Spring has sprung, and with it come miserable days filled with handsful of tissues for your sneezing, watery eyes. Allergies have struck you again this year, and you’re relying on maximum antihistamines to get you through until the pollen counts settle back down. You’ve noticed your pet also seems afflicted with a strange condition that causes excessive itching, because they are constantly chewing and scratching at their skin. More than likely, your furry pal is also suffering from allergies, which can occur in pets seasonally, as they do in people, or year-round. However, allergies in pets generally manifest differently. Here are the three most common allergy types in pets and how to identify them. 

#1: Environmental allergies in pets

Environmental allergies cover a wide range of substances that can trigger a flare-up in your pet, seasonally or year-round. Common allergens include pollen, mold, dust mites, fabrics, aerosol sprays, smoke, and cleaning chemicals. Many pets with allergies suffer from seasonal issues with springtime pollen, but their skin problems fully resolve during the winter. Pets who are allergic to dust mites are generally itchy year-round, but their signs can be more severe in the winter when their owners turn on dusty furnaces. Regardless of the cause of your pet’s environmental allergies, signs mostly revolve around licking, chewing, and scratching itchy skin, but also can include:

  • Chronic ear infections
  • Anal gland impactions
  • Face-rubbing
  • Red, irritated skin
  • Hot spots
  • Yeasty skin odor
  • Excessive paw chewing

The best way to diagnose your pet’s environmental allergy signs is through intradermal allergy testing. With this test, your pet’s side is shaved, and small amounts of allergenic substances are injected under the skin. If your pet reacts, the severity is noted, and the reaction classified or not as an allergy. Serum testing, which is performed on a blood sample, can also be performed to determine your pet’s allergic response to triggers. Treatment is based on your pet’s allergens, and can involve numerous therapies, including immune-modulating medications, anti-itch treatments, shampoos, antibiotics, antifungals, and skin health supplements.

#2: Flea allergies in pets

Flea allergies are such a severe problem for pets that they have their own category. Signs of pet flea allergies include most of the skin-related signs seen with environmental allergies, but typically presented with hair loss on the hind end and tail base, which is the classic flea allergy sign. You may think you would see an overwhelming flea population crawling through your pet’s fur, but that’s not necessary to trigger a reaction, since only a few fleas can wreak havoc on your furry pal’s hypersensitive immune system and cause a body-wide flare. The best method for managing your pet’s flea allergies is year-round flea prevention, no matter how far the temperature drops in the winter. Corticosteroids can squelch the inflammatory reaction until fleas are banished from your pet and your home, but they are not recommended for long-term use.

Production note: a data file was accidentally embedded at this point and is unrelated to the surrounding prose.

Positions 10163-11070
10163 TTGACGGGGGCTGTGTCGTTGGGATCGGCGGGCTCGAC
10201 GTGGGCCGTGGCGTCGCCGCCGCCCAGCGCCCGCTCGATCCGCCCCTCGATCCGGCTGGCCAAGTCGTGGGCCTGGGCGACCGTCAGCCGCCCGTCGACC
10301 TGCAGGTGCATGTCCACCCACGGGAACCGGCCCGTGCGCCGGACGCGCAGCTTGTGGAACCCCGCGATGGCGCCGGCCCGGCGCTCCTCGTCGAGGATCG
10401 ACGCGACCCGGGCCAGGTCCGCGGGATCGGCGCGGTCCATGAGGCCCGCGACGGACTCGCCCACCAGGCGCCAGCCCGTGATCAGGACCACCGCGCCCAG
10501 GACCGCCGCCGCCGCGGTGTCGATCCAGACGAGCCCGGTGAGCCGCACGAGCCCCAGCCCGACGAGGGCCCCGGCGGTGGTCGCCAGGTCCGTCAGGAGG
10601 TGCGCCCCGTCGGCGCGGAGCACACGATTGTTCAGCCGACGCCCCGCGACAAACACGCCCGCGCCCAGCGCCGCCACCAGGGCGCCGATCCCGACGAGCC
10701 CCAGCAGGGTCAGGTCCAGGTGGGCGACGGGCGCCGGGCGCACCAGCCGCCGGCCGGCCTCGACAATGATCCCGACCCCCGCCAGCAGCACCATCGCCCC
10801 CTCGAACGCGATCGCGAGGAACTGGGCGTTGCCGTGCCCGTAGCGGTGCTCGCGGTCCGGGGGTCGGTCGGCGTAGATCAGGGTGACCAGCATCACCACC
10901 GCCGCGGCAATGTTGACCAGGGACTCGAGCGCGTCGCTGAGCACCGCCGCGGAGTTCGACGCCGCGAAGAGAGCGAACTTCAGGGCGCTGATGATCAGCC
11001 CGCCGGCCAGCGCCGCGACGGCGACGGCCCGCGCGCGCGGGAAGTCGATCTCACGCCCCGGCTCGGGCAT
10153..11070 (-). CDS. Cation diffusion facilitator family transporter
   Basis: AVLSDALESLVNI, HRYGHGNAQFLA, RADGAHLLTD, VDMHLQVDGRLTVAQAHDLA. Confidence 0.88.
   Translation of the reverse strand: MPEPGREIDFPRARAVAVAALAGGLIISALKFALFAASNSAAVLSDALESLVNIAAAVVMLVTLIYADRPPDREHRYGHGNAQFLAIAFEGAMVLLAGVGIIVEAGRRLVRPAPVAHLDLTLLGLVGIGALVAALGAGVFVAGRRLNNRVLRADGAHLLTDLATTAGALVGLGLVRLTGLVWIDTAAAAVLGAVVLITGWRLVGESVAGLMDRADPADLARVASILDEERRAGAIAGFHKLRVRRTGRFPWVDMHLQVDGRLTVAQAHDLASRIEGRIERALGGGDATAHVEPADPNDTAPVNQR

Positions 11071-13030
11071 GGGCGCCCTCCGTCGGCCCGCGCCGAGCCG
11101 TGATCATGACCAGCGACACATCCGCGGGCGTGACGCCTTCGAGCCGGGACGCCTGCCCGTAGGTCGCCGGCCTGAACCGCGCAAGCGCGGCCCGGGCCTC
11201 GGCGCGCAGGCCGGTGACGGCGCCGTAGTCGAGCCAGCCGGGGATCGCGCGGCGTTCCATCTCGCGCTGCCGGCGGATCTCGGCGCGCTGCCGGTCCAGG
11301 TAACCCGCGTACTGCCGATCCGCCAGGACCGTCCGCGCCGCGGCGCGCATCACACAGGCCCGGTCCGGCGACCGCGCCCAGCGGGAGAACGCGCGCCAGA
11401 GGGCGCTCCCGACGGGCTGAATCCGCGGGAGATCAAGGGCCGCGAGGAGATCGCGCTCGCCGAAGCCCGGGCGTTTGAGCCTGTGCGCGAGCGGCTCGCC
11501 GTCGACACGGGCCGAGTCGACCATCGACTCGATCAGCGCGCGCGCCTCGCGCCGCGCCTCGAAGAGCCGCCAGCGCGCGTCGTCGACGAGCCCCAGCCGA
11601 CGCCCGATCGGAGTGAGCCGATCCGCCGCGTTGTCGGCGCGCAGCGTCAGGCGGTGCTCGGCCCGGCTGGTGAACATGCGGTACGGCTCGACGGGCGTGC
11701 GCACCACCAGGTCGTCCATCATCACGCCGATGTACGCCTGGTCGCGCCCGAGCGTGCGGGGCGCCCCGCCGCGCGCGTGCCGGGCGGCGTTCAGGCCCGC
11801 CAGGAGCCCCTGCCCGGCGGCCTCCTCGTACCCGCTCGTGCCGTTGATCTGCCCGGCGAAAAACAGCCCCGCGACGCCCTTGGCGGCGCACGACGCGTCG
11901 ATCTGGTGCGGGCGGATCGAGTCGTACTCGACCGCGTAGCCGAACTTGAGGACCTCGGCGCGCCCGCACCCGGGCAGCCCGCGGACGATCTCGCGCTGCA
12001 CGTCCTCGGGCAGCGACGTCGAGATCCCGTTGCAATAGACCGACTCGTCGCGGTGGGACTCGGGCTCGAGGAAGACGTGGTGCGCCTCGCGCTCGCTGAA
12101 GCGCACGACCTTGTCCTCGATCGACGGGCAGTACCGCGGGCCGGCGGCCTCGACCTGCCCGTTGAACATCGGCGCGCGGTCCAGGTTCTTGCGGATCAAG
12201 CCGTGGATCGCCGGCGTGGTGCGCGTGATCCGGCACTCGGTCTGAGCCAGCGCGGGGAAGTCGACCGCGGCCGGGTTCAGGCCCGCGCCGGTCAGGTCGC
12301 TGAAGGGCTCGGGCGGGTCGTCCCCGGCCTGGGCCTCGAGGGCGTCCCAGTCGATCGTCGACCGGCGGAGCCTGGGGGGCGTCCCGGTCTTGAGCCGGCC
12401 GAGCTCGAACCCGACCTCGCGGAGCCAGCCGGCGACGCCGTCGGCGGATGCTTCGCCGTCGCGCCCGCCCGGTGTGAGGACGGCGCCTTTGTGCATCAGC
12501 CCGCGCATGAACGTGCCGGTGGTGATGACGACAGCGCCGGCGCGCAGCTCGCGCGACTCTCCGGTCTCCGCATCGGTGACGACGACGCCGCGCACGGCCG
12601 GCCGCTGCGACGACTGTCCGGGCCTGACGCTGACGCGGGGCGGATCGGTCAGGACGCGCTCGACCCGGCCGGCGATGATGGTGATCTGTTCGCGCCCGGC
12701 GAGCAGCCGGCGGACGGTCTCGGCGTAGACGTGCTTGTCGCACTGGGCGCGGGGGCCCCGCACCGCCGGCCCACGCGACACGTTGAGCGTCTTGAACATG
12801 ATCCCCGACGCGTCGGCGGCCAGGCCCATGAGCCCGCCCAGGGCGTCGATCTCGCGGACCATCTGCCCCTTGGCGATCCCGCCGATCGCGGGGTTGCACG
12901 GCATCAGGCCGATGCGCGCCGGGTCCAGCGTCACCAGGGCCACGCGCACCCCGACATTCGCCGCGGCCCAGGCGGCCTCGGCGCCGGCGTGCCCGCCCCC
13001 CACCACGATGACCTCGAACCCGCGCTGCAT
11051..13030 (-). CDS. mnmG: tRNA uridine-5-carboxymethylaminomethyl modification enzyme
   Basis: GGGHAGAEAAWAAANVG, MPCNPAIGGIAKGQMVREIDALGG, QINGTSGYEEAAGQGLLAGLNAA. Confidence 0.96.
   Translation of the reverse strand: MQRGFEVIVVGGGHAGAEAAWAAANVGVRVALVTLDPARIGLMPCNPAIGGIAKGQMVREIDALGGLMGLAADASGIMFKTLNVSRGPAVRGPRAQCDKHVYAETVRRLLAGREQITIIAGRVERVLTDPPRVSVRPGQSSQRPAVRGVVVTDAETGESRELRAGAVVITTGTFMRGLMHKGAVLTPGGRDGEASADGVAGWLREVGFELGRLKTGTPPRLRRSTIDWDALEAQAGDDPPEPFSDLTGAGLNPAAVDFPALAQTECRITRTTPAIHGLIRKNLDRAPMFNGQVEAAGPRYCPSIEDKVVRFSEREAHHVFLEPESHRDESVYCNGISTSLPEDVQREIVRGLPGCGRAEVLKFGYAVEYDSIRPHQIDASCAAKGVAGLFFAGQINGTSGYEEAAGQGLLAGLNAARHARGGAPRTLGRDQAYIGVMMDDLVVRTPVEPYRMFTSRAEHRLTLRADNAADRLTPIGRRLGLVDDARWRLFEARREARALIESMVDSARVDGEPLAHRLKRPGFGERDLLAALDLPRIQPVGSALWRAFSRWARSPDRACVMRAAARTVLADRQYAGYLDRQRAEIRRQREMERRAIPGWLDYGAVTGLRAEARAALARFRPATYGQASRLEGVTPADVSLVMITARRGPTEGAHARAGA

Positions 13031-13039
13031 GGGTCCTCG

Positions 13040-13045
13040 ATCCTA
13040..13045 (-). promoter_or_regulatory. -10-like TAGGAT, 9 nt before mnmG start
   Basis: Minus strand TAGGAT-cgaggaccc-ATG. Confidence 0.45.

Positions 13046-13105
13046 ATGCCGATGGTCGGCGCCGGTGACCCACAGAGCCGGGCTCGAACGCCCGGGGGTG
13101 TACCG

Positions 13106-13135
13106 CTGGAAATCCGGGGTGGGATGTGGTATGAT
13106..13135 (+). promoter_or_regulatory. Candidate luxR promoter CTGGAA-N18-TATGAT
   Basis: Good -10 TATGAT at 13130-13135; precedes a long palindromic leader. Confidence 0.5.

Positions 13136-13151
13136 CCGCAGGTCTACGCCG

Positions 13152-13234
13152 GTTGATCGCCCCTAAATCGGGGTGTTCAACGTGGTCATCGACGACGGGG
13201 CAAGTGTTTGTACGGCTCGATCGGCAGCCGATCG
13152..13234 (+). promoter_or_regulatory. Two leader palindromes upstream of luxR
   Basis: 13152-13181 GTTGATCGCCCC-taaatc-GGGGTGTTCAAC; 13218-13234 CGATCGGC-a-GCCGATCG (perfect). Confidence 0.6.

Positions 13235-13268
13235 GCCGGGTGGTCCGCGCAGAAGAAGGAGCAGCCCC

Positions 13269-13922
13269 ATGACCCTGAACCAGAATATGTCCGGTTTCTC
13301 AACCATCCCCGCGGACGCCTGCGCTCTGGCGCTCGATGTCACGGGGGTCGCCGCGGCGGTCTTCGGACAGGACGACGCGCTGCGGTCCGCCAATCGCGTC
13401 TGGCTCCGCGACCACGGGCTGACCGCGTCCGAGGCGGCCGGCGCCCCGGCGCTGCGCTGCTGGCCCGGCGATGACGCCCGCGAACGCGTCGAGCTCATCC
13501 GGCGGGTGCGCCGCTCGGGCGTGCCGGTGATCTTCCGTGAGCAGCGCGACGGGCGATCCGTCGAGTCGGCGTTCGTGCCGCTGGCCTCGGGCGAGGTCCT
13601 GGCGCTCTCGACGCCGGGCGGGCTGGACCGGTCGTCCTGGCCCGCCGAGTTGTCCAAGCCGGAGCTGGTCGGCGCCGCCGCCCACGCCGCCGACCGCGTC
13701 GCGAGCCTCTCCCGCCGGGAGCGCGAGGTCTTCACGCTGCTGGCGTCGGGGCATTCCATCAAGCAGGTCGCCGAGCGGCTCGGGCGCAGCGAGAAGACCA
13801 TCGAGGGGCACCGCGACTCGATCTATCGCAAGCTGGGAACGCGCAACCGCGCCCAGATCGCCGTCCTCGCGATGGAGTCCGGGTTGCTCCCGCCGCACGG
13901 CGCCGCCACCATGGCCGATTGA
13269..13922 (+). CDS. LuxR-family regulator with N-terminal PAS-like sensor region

#3: Food allergies in pets

A common pet allergy myth is corn being the main cause of itchy skin. However, corn and other grains are extremely unlikely to cause your pet’s food allergies, which are generally rare. Your pet’s true food allergy is most likely caused by the food’s protein source, such as chicken, beef, lamb, dairy products, or eggs. Fish is a common food allergen for cats. Food allergies in pets typically develop because of constant, repeated exposure to the same allergen, and can take years to form. The most common signs include:

  • Red, irritated, itchy skin
  • Chewing at paws
  • Chronic ear infections
  • Anal gland issues
  • Vomiting
  • Diarrhea

Diagnosing food allergies is a time-intensive process. Your pet must go on a strict diet trial for 8 to 12 weeks, during which they can eat only a hypoallergenic diet that does not contain the one allergen you’re testing for. For example, if you think your pet is allergic to chicken, they must be fed a diet, including their treats and toys, with no chicken-based ingredients or flavoring. At the end of the trial, chicken is reintroduced to your pet, and if they flare up, they likely have a chicken allergy. Some pets are allergic to multiple proteins and do best on a hydrolyzed diet composed of a protein source broken down to levels too small for the immune system to identify. Other treatments are largely ineffective against food allergies, but may benefit pets who have multiple allergies.

Are you unsure whether your itchy pet is suffering from allergies? Schedule an appointment with your Country Valley Veterinary Clinic team to get answers for what is troubling your pet, and to alleviate their itching.